Only a few years ago, a global positioning system (GPS) was a luxury for a few high-end cars. Communicating with a cluster of some two dozen satellites in space, GPS systems aided only a few in finding directions to their destinations from a starting point. With the price structure for such units falling regularly, GPS receivers have become affordable to many, enabling applications unthinkable just 18 months ago.
These emerging applications, plus renewed growth in existing markets, will help propel the global GPS market north of $22 billion by 2008, according to technology market research firm ABI. Consequently, new applications are on the rise, which include people tracking, automatic vehicle location (AVL), asset tracking, and recreational use.
“On the automotive platform, GPS has enabled a host of new telematics applications, from tracking a teen's use of the family car to automatic tax collection for interstate trucking companies,” stated Frank Viquez, director of automotive electronics at ABI Research. “GPS is the engine driving much of the telematics industry,” he added.
Now, to further propel the market, proponents like SiRF Technology Holdings Inc. are tapping advances in semiconductor processes and design tools to put such systems on a single chip and give GPS systems another shot in the arm. Lately, the company has readied a GPS system-on-a-chip (SoC) called SiRFstarIIA, a highly integrated and cost-effective CMOS baseband chip for creating affordable automotive navigation and telematics systems. For a total GPS navigation solution, the company has also created the front-end RF receiver chip to complete the design. Add to this its brand new patent pending SiRFDRive 2.0 GPS/Dead Reckoning software. The SiRFDRive 2.0 reduces system costs by tapping the vehicle data bus as a source of distributed sensor information, enabling automakers and tier 1 manufacturers to eliminate the cost of a dedicated automotive gyro and greatly reducing installation costs.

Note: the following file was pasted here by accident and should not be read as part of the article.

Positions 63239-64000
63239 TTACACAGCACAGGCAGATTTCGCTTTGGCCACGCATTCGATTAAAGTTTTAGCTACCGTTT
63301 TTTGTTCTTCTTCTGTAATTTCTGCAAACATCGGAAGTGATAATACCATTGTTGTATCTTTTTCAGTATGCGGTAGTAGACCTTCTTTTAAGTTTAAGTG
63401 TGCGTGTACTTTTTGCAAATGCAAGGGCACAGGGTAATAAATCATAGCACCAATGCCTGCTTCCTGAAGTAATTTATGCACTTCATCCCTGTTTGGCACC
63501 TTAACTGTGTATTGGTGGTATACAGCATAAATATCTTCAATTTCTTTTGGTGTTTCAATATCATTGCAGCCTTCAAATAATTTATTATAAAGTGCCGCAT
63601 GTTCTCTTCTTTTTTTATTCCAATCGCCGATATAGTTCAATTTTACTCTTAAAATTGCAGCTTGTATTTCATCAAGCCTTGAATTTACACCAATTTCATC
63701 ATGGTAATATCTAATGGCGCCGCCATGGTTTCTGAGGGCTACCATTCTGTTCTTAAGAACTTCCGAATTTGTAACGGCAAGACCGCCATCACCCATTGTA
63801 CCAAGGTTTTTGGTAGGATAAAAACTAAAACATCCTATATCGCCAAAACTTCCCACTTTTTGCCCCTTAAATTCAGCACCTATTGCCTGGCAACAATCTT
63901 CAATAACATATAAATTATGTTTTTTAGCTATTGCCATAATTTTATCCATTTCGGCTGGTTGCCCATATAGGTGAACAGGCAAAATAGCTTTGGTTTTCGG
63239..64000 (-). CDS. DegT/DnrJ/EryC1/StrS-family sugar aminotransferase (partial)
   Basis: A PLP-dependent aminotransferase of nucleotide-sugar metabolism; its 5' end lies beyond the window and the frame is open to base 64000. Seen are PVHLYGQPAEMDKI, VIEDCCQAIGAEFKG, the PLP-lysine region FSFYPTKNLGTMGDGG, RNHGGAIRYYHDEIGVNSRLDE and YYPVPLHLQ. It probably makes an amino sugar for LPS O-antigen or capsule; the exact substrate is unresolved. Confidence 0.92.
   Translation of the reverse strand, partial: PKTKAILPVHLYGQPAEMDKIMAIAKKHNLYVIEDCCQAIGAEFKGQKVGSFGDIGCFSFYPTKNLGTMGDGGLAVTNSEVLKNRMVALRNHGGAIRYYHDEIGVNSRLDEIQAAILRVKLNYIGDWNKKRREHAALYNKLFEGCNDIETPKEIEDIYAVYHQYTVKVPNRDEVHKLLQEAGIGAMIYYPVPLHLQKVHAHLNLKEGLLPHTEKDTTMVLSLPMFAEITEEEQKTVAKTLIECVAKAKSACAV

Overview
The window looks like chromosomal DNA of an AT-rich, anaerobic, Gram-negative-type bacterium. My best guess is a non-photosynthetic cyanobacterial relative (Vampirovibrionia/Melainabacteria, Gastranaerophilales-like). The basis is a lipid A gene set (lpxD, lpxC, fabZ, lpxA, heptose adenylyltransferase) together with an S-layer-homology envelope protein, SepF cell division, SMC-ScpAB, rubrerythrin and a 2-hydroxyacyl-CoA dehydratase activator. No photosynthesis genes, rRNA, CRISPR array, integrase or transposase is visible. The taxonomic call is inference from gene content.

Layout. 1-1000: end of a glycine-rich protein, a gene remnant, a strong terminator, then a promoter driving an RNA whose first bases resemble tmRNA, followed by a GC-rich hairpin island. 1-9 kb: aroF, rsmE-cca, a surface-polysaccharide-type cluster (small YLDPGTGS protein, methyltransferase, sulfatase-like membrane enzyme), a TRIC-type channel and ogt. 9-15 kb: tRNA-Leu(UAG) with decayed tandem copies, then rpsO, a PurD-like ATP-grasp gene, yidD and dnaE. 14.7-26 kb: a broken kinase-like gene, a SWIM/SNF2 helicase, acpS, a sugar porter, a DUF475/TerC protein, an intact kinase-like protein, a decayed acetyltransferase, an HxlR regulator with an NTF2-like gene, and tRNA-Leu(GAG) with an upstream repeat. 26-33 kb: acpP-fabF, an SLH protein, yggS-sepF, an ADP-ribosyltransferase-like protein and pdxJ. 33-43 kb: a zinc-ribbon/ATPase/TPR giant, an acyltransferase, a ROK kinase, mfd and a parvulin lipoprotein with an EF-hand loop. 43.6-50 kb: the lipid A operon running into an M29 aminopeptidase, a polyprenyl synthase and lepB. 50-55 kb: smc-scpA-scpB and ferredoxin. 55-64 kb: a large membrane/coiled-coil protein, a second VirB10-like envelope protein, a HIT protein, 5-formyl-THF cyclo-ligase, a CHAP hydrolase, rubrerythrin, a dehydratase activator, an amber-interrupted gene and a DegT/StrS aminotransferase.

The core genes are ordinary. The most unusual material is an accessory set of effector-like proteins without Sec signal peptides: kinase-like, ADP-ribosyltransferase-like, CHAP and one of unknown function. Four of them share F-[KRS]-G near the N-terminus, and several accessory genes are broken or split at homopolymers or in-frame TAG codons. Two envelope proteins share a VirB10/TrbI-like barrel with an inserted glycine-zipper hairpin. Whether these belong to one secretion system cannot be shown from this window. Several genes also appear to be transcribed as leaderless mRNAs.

“We saw an excellent opportunity to help drive down overall system costs by developing a software that takes advantage of the information already available on today's modern vehicle platforms,” said Kanwar Chadha, founder and vice president of SiRF Technology. “The combined SiRFstarIIA/SiRFDRive 2.0 solution will enable automakers to add high-performance navigation and telematics systems to their vehicles at prices affordable to the mainstream consumers.”
In addition, the company is partnering with QNX Software System to provide a complete state-of-the-art system development kit (SDK) and board support package (BSP) based on the QNX Neutrino real-time operating system, and with Horizon Navigation to offer its NavMate software for sample turn-by-turn and map-based navigation applications.
Meanwhile, Blaupunkt, a subsidiary of Robert Bosch GmbH, has gone to production with its new in-vehicle navigation system, the TravelPilot E-series CD navigation radio using the SiRFstarII architecture-based intellectual property (IP) platform and navigation software.
For the U.S. market, Taiwan's Mio Technology Ltd. has launched a portable navigation system that can be conveniently mounted on the dashboard of a car. Called Mio 136 navigation system, a fully portable personal navigator and MP3 player, the Mio 136 uses SiRF's chipset and firmware to deliver an affordable navigation product to mainstream America. Initially introduced in the overseas market, Mio 136 provides turn-by-turn directions, both spoken and visual, to any address in its database, covering the North American continent and Hawaii.
In reality, the rate at which GSP technology is evolving, it is bound to become an affordable feature for mainstream cars in the United States and around the world faster than you think.